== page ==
Friday, 12 August 2022

Farmyard alliances portray life’s pitfalls

Farmyard alliances portray life’s pitfalls

A MEDDLESOME duck, a bossy pig and a dozy rabbit face a series of misadventures in this family-friendly animation.

The Big Bad Fox and Other Tales comprises three humorous stories following these creatures and others.

Each of the characters first appeared in children’s picture books by Benjamin Renner, who directed the film with Patrick Imbert.

In the first part, A Baby to Deliver, a stork who claims to have broken its wing entrusts Duck (Bill Bailey), Pig (Justin Edwards) and Rabbit (Adrian Edmondson) to deliver baby Pauline to her expecting parents. But, as the hapless trio try to find their way to Pauline/s home, they are faced with all sorts of danger.

The central tale, The Big Bad Fox, sees the cowardly fox (Giles New), try and live up to his name by stealing three eggs from under their unsuspecting mother (Celia Imrie) in the hope of making friends with Mr Wolf (Matthew Goode).

But things don’t go to plan when the eggs hatch and the chicks instantly believe Fox is their mother.

This then leaves Fox in a quandary — does he play along and bring up the chicks as his own, or does he share his spoils with Mr Wolf?

Then, rather strangely for a summertime release, the finale sees Pig, Duck and Rabbit reunite as they embark on a scheme to replace Father Christmas after they wrongly believe him to be dead.

Unsurprisingly, they find themselves come unstuck again when they are imprisoned with some fearsome street dogs when they are accidentally picked up and locked in a dog pound.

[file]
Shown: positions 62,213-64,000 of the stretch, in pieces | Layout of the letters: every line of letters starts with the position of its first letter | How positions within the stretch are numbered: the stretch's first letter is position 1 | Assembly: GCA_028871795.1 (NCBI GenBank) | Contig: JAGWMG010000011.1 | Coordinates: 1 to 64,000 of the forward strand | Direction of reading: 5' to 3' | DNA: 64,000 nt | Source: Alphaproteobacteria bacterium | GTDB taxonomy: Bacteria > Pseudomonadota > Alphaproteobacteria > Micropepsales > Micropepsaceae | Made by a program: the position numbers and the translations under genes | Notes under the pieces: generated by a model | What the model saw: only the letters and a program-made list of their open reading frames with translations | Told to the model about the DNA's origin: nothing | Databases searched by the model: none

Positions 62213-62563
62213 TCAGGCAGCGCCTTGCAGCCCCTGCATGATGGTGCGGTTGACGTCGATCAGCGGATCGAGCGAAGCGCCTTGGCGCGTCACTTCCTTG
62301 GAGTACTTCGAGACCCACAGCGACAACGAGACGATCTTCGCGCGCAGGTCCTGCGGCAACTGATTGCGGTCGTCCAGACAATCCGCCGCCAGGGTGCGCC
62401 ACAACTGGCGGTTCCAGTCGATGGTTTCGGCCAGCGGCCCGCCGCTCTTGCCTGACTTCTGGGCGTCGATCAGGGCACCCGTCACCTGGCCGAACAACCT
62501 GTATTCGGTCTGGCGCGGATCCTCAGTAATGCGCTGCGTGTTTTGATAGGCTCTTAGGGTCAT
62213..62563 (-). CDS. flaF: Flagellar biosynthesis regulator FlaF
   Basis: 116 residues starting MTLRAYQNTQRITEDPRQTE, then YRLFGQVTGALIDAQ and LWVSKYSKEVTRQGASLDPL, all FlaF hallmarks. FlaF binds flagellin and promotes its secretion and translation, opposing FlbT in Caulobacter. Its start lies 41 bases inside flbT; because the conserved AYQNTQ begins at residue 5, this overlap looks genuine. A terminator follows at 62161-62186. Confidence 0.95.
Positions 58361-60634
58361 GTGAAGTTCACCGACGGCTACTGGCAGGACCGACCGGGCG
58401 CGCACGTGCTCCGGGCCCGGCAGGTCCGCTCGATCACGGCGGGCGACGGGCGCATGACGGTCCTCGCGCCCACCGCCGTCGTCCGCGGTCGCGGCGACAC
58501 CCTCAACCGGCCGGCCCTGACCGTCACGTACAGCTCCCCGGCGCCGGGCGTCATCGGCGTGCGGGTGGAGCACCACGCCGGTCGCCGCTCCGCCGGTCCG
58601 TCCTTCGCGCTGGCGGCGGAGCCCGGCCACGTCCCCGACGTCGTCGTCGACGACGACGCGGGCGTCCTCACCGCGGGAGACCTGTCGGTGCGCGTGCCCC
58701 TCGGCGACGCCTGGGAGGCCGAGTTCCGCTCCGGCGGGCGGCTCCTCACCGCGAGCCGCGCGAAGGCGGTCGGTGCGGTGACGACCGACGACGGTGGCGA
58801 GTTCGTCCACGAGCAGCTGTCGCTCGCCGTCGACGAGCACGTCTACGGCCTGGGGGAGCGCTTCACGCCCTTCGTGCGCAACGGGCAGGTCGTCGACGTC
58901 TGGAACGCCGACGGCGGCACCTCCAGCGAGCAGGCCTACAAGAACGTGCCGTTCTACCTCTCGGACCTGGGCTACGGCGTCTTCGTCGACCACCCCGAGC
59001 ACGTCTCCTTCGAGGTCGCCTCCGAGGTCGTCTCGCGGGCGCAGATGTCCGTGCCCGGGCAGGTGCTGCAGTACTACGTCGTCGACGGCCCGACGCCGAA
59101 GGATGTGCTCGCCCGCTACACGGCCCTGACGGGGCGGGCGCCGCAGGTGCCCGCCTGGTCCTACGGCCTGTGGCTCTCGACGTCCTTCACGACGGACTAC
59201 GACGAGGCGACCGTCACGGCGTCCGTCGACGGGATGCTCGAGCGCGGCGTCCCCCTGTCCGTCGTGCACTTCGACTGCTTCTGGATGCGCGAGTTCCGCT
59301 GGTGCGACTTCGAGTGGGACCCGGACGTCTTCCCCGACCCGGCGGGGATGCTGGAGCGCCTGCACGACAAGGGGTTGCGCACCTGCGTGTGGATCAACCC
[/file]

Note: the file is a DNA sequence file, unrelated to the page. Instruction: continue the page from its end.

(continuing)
This last sequence also features a part for a lazy farmyard hound (Phill Jupitus) who delivers some killer lines.

Almost all the animals in this hand-drawn animation have big buggy eyes and rounded bodies as the style dictates.

And, like the film Ernest and Celestine (2012), on which the directors worked previously, winning an Academy Award nomination for best animated feature, the graphics are deceptively simple.

There are no neatly drawn lines here but the 2D minimalism has been executed to great effect, although it probably would be better suited to the home television rather than the big screen.

But there are lots of heart-warming and laugh-out-loud situations and slapstick jokes for people of all ages to enjoy and a British cast has done a great job of re-dubbing of what was originally a French film, although one or two of the gags are sadly lost in translation.

The Big Bad Fox and Other Tales is now showing at Henley’s Regal Picturehouse cinema.

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